“My name is Ashley, and me and my four children live in a Bank of America foreclosed home,” declared Ashley Gray over a security guard’s threat of arrest. “If we didn’t live there, we would be homeless.”
Ashley and 15 other homeless and formerly homeless activists, sporting “Take Back the Land” t-shirts and holding a “Bad for America” banner, had just marched into the Madison, Wisconsin, corporate office of Bank of America. They wanted to meet with the bank’s local director.
Most of the time, poor people will go out of our way to avoid the police and any occasions that might lead to our arrest, because like dominos standing in a row, an arrest can lead to the toppling of our precariously balanced lives.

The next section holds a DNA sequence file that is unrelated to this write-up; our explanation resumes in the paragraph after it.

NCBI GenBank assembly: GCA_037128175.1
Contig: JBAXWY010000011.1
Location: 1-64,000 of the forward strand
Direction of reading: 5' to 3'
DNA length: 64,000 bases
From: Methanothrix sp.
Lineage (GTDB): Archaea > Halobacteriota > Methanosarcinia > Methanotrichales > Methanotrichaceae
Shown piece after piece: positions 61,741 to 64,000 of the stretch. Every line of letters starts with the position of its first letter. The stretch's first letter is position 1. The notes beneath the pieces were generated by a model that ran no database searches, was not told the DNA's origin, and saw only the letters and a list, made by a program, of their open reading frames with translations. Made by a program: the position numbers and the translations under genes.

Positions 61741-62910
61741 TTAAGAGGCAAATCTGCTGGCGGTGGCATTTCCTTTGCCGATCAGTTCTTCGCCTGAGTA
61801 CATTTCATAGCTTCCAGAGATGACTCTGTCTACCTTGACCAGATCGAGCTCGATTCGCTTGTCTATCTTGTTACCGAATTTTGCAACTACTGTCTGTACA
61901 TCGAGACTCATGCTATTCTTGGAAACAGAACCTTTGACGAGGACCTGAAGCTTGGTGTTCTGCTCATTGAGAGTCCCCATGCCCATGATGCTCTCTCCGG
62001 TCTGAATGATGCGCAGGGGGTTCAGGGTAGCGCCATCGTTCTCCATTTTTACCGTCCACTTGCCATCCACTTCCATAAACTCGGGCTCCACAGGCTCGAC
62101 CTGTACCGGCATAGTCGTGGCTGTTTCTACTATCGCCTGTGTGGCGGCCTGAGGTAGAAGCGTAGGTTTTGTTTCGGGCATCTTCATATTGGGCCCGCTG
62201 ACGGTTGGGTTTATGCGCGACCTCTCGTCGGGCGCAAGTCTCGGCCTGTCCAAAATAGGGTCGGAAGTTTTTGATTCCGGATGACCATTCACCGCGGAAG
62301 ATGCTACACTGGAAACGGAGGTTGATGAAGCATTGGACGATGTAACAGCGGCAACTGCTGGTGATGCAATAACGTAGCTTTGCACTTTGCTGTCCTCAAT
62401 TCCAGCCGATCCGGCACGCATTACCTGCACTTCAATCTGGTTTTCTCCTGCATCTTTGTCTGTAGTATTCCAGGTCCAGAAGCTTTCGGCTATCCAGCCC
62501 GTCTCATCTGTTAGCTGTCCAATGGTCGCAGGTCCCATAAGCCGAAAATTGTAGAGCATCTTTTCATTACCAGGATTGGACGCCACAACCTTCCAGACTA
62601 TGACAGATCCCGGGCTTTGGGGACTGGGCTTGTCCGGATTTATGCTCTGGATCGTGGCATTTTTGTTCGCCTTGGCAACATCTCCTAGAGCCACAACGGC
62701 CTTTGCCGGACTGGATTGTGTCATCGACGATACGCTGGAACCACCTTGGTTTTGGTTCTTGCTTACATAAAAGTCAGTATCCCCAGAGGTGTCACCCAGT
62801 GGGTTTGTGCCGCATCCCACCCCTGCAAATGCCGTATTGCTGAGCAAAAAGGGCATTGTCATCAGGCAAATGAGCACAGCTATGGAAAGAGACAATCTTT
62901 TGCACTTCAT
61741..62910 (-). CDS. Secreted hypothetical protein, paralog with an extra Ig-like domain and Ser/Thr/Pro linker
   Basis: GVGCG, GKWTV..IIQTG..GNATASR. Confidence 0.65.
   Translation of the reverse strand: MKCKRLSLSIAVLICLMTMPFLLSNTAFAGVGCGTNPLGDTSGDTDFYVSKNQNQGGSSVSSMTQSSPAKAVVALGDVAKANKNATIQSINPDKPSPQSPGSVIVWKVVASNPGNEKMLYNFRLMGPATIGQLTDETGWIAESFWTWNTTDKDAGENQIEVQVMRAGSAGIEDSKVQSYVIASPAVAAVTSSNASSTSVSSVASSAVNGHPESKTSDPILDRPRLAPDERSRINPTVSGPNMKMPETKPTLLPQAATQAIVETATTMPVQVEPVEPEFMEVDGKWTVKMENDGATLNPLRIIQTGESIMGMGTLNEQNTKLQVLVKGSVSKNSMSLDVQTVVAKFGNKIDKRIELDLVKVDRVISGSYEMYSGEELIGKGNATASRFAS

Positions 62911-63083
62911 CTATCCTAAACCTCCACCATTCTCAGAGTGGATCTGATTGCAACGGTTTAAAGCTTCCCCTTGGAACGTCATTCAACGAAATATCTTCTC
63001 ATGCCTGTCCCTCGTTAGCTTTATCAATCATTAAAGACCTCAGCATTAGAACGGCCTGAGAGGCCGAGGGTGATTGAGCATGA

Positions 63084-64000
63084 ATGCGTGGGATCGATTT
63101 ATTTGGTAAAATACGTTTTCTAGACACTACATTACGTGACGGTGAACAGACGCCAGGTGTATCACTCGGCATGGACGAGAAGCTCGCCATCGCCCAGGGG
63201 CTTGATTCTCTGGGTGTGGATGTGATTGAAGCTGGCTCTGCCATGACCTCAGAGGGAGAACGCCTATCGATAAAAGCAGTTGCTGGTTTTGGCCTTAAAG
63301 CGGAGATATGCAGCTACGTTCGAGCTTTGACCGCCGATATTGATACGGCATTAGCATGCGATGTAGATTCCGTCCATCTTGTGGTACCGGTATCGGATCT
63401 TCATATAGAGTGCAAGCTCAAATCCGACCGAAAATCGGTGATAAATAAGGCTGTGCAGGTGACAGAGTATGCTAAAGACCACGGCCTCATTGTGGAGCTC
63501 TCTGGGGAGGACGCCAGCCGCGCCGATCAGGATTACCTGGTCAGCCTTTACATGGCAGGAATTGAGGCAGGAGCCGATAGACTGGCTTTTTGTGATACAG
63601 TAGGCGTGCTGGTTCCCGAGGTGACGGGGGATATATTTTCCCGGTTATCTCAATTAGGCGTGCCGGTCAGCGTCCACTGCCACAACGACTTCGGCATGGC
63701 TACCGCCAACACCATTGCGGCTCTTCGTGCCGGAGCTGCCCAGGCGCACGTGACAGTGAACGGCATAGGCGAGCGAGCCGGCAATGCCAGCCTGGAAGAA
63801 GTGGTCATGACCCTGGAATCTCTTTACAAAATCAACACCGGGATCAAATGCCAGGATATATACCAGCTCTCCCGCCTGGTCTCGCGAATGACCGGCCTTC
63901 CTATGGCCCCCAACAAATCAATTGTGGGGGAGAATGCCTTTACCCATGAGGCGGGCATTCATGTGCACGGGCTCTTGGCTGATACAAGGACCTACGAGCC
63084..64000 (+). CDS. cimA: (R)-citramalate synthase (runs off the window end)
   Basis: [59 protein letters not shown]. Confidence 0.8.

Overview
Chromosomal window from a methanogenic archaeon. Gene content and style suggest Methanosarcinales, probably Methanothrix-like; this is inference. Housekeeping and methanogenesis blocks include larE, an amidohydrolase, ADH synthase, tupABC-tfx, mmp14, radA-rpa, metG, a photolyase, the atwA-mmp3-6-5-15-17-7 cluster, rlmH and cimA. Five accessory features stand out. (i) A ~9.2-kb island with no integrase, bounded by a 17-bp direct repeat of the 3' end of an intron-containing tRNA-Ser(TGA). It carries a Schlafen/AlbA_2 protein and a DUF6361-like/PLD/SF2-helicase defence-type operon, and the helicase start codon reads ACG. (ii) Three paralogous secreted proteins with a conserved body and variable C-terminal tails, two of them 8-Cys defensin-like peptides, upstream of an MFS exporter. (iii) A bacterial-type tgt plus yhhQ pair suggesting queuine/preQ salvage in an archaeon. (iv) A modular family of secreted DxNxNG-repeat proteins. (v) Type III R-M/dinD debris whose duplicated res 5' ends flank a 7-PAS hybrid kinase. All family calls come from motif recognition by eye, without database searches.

Most poor people are forced by necessity to commit civil disobedience. We crowd extra people into our apartments, trade some of our food stamps for gas for our cars when we have them, drive cars without insurance and put our utilities in other people’s names so we don’t live in the dark.